A half square triangle is a fabulous quilt block. It's a square, but divided diagonally to give you two different fabrics. Hundreds of layouts are possible with HSTs. There are many ways to make them and you will have your own preferences, but here are several ways.
The math for most of the methods is usually the same:
finished size of square PLUS 1"
The math is easier if you add 1" instead of the traditional 7/8". This also gives you a tiny bit of extra to square up your block and make it perfect. There is a handy crib sheet at the end which lists the math for all the methods. Now let's get started!
|Take a square or a scrap measuring your finished size +1" and cut in half diagonally.|
|Pair it with another triangle the same size and sew together. Be careful as you are sewing a bias edge. Not difficult, but take care not to stretch it.|
|Ta da! one finished HST.|
Pros: good to make unique HSTs
Cons: you have to sew a bias edge
Yield: 1 at a time
Method #2 • Pre-printed foundation papers
Purchased on-line or in shops, these papers come in a variety of sizes up to 6" finished. This is too small for our project but we wanted to mention them anyway. These are the three most common brands:
Pros: lends accuracy to your HSTs
Cons: you have to purchase the papers, no super big sizes available, waste of paper
Method #3 • Traditional method, or two squares
|Take two squares (finished size +1") and draw a diagonal line on the lightest coloured square.|
|Align your squares and sew a 1/4" seam on BOTH sides of the line you drew. Cut apart on the drawn line.|
Pros: easy to make
Cons: not the fastest method if you're making lots
Yield: 2 at a time
The math for this one is really goofy.
((Finished size + 0.5") x 1.1414) + 0.75" = starting square size.
Let's expand that for you:
((finished size + seam allowance) x square root of 2 because Pythagoras is all over this) + DIAGONAL seam allowance and a bit extra. Here's how to make this one.
|Take two squares. See above for sizes. Using a 1/4" seam, stitch ALL AROUND the perimeter, overlapping your stitches at the beginning/end point.|
Please forgive the switch of fabrics.
The floral below is the same as the red above.
|Cut diagonally in both directions.|
Pros: fast to make
Cons: you have bias edged HSTs. And your starting math is weird. Why make your life hard?
Yield: 4 at a time
NB: we will not accept HSTs for our charity drive that have been made with this method.
Method #5 • Magic 8s
|Take two squares (finished size +1") x 2. Add an extra 1/4" if possible. Mark a diagonal line in BOTH directions.|
|Stitch a 1/4" on BOTH sides of BOTH lines. Those are the black stitching lines in this picture.|
|Without disturbing your fabric on your mat, cut in half vertically and horizontally, then diagonally between your stitching lines. After cutting you will get this star shape.|
|Ta da! 8 finished HSTs (that's two lottery tickets you know!)|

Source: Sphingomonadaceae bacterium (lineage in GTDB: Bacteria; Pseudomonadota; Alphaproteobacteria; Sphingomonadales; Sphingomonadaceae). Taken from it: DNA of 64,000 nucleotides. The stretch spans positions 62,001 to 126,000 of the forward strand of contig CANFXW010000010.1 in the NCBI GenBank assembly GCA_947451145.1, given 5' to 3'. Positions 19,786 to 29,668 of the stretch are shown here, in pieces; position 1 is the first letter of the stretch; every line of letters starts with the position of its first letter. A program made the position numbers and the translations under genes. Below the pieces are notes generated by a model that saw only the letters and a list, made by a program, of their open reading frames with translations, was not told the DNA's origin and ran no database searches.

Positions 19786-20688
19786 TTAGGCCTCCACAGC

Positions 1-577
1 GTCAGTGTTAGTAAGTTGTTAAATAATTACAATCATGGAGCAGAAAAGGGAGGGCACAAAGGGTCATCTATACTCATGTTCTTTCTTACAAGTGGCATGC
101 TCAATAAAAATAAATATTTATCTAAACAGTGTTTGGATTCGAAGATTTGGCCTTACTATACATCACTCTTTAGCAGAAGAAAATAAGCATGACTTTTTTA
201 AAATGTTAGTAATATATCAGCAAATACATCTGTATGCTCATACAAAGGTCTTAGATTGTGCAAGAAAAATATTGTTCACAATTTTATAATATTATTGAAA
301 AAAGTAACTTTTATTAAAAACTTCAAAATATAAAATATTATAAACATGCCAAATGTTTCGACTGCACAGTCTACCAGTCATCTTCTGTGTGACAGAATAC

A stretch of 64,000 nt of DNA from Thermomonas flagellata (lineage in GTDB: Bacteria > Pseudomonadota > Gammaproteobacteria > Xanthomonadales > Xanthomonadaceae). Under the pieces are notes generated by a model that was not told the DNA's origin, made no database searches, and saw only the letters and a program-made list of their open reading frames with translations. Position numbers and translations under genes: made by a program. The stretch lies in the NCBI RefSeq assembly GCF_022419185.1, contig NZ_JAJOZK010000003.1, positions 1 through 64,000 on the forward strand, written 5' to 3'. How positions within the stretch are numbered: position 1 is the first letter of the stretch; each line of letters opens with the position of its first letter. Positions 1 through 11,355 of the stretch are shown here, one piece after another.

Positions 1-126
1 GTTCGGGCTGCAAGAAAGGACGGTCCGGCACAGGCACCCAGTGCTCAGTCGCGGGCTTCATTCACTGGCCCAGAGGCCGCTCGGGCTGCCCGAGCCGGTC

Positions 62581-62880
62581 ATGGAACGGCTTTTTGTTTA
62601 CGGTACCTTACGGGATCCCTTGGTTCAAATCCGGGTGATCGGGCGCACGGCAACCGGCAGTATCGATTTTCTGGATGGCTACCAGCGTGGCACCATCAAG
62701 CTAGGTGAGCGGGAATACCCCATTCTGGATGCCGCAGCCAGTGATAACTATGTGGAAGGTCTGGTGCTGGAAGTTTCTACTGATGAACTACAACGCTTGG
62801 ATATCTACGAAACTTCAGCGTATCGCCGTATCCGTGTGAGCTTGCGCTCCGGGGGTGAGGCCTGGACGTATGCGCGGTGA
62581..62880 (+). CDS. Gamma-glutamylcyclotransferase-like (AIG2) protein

Pros: really fast to make
Cons: can't think of any
Yield: 8 at a time
NB: for our 8" finished HST, a FQ = 8 HST
Method #6 • Bias Strip Method
We don't have any photos of this method as it is unsuitable for making large HSTs. There are many places to find tutorials online however, here are two:
Sharon Schamber's method.
And here is another tutorial.
Pros: it's kind of cool
Cons: doesn't work well for large HSTs.
Yield: depends on starting strip size
Method #7 • Strip Method
This is like the traditional method, 1 square = 2 HST but you put multiple squares in a line.
Start with two strips of fabric where the WIDTH is your finished size +1" and the LENGTH is your finished HST size +1" times however many you can fit per WOF.
|Starting at one end, mark the squares (the blue vertical line in the photo). Then mark a diagonal line in each square. You want the diagonal lines to form a zig zag so you can stitch continuously.|
|Using a 1/4" seam allowance, stitch on BOTH sides of the diagonal lines you drew.|
|Cut apart on both the vertical lines and the diagonal lines.|
|Ta da! 8 finished HSTs (that equals 2 lottery tickets!)|
Pros: quite efficient
Cons: can't think of any
NB: for our 8" finished HST, a strip 9"x36" = 8 HST.
Method #8 • Grid Method
No photos of this one as it gets a bit ridiculous with such large HSTs, but the concept is easy.
Similar to the Strip method of laying out squares in a row except you lay them out in a grid. Each square yields 2 HST, so work out your math to suit your project.
Each square should be finished size +1", laid out in a grid.
Ex: 3 squares x 5 squares = 30 HST, 7 squares x 6 squares = 84 HST
|This is a 3 x 4 grid which yields 24 HST.|
Pros: very efficient
Cons: can't think of any
The last step in making perfect HSTs is to trim them, especially if you added 1" instead of 7/8".
These illustrations are for a right-handed person, reverse it for left-handers.
|Line up your 45° line on the seam line, and as close to one corner as you can.|
|Trim off the excess from both the side and the top.|
|Rotate your HST (or turn your mat), and line up the 8.5" lines on the freshly trimmed sides, and the 45° on the seam as before. Trim the excess from the top and side again.|
|Ta da! A trimmed, perfectly made 8.5" HST.|
And that concludes our HST tutorial! Have fun making lots of HST for our charity block drive. Remember that our blocks are 8" finished, so trim yours to 8.5". Press seams to the dark side. Colours are BLACK and one of the guild colours: orange, red, bright/lime green, and teal. Tone on tone fabrics or solids are acceptable.
A prize will be awarded by random draw each month,
4 blocks = 1 lottery ticket.
A grand prize at the end of the block drive will be awarded to the person who made the most blocks.
Here's the handout from the meeting with the math crib sheet.